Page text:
“I came into this world bravely, and I will leave this world bravely.”
A flawed, but entirely fascinating take on Rosaleen Norton, a phantasmagorical artist and dedicated occultist, notoriously active in 1950s Sydney, The Witch Of Kings Cross uses all the tricks of the documentary trade to conjure the self-declared witch in her nocturnal glory – showing fault only when it tries too hard to render her safer for the masses by confining her in feminist or Jungian archetypal tropes (however apt), rather than accepting her own counter-culture self-identification as adept in the dark arts, a key point to her story.
Nevertheless, writer and director Sonia Bible offers an intoxicating brew of interviews with contemporaries, and assorted scholars, archival pics & newspaper clippings, Sydney’s district of ill-repute & bohemian circles, S&M sex scandals & obscenity trials (one of her lovers a young gay poet, another, a famous composer), and orgiastic, highly stylised ritual dance re-enactments (Kate Laxton, as Rosaleen), cleverly glamourising an occult scene that was in reality proudly macabre and messy, and defiantly lacking in conventional amiability.
By loosely framing Rosaleen’s life story as feminist hermetic theatre, the director offers this truly unique cultural figure some posthumous justice, lost in tabloid flurry and sensationalist narrative (which Norton often fed herself, mostly as defense technique), as she indeed was – as defined by several interviewed scholars, very postmodernly, her own artwork. Nothing makes this conclusion as clear-cut as the final few photographs of an older Rosaleen, poised, painting, without any trace of external or internal artifice. This, as well as being an unwitting pioneer in women’s sexual liberation – not politically active herself, yet fiercely independent, unapologetically sexually experimental, and evidently strong-willed, makes her a subject of valuable cultural and historical interest.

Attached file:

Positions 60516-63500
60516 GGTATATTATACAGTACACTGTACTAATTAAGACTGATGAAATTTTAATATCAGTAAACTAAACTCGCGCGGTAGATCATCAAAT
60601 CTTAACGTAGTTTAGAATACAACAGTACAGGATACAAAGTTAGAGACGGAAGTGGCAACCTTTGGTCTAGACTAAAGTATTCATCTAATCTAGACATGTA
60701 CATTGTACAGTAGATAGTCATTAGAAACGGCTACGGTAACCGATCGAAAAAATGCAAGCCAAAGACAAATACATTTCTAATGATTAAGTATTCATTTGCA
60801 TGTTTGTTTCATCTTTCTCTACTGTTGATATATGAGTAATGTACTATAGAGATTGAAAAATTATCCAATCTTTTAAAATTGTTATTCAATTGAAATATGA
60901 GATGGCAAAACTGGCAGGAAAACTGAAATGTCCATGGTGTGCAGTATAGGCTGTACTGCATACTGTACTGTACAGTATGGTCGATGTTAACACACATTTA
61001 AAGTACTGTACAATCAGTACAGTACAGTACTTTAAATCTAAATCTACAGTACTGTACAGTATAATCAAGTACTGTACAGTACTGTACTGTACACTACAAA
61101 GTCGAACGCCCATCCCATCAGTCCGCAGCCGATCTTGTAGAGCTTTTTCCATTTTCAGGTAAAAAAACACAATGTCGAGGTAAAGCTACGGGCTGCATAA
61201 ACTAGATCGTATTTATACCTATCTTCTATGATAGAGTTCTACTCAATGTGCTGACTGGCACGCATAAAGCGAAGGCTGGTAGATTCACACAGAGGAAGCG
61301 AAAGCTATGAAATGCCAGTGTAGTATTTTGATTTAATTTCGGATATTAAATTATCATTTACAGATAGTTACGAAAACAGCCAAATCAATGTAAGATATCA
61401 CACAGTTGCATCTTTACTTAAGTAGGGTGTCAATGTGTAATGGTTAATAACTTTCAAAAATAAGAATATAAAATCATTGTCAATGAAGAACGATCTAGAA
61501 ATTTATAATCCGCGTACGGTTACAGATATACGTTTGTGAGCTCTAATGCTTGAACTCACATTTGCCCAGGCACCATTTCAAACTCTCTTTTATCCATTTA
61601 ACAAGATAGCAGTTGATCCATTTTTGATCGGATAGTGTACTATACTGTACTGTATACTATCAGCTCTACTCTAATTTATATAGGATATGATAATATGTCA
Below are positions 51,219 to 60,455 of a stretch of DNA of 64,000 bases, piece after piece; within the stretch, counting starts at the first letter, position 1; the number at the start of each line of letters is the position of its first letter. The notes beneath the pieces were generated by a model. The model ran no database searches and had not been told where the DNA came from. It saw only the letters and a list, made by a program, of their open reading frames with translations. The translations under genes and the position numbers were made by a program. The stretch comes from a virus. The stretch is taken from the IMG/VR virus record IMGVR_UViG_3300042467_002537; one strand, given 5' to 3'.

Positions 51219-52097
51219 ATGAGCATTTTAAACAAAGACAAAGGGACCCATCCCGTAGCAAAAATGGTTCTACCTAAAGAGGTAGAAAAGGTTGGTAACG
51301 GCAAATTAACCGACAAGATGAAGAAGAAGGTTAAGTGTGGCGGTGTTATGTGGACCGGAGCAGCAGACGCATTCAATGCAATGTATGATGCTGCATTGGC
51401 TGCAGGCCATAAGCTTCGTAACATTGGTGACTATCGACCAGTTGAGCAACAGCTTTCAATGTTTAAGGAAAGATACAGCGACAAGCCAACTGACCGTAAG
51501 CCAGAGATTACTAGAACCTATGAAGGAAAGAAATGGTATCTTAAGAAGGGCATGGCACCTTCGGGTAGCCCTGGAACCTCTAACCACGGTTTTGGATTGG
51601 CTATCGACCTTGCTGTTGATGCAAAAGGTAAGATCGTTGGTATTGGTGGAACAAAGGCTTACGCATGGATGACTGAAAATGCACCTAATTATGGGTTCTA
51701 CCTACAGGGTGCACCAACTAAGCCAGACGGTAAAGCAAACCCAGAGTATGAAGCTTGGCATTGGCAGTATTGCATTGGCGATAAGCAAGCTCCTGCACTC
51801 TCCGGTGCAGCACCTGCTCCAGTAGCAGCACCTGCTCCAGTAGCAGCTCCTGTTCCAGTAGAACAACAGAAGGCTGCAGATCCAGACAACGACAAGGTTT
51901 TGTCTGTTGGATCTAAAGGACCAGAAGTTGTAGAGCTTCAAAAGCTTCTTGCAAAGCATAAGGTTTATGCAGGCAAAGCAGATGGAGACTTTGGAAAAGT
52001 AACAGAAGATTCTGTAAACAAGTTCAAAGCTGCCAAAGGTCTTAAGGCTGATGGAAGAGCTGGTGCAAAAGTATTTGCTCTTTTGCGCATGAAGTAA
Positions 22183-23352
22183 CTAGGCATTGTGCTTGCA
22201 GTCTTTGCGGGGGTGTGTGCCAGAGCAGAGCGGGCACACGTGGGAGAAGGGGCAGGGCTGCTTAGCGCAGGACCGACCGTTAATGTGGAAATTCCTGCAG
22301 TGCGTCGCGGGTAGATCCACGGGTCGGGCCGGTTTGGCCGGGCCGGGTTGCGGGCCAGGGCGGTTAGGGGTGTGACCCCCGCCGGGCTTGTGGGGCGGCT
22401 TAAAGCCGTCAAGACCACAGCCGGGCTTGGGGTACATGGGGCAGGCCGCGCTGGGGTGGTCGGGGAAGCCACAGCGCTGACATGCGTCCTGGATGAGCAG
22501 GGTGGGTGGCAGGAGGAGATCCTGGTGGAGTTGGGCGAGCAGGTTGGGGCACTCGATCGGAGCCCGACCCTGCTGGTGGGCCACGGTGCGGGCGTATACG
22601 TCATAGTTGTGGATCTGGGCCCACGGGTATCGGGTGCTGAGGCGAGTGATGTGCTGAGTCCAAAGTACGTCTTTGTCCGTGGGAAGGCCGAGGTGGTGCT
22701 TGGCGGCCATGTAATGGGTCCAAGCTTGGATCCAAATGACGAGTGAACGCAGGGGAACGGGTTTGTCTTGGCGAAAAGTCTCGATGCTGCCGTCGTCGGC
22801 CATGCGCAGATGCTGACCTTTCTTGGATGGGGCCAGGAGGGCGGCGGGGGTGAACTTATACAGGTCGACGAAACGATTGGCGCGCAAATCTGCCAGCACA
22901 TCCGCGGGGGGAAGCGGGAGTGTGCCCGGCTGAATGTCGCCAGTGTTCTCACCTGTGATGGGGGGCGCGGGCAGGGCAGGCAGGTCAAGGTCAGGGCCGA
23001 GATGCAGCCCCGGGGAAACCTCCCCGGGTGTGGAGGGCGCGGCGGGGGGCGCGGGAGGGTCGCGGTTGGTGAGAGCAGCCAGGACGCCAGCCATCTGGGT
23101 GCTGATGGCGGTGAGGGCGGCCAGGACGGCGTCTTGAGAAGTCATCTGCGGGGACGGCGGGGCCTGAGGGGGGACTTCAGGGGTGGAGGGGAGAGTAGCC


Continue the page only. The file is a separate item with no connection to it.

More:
The way Norton saw it, however, since the day she was born, she was only a messenger, a conduit for demonic beings and pagan gods she encountered in her sexual, magical journeys – particularly the figure of Pan, all of whom she tirelessly depicted in her esoteric artworks. Rosaleen viewed this sublunar, fallen angel etherical society set, Crowleyesque and overtly aesthetically satanic, as incredibly beautiful. And although audiences, especially of a different belief system, might heartily disagree on both the morals and the aesthetics, they could still easily manage to admit the courage and dedication necessary for a woman to walk this path openly in a highly hostile environment of a conservative, overwhelmingly Christian, post-war Australia. Particularly, as she never had fame or political power as goal, or a penny to her name.
This makes a doc about her life & times a perfect explosive package for the refreshed, often annoyingly fashionable cultural interest in witchcraft, mostly a soft-lens generalised approach to an entire plethora of outcast magical women throughout history.
Rosaleen made clear of what exact sort of magical practitioner she was, but, as her friend Eileen affectionately remarks, in the end, Norton was pretty harmless as a witch – as her hexes did not seem to work. Equally, all that knew her personally talk about her with a great deal of warmth, emphasising her generosity, hospitality, and cheerful nature, which is something that Rosaleen seems to have underplayed well beneath the Lilithian cloak of dark outlaw allure.
Author: © Milana Vujkov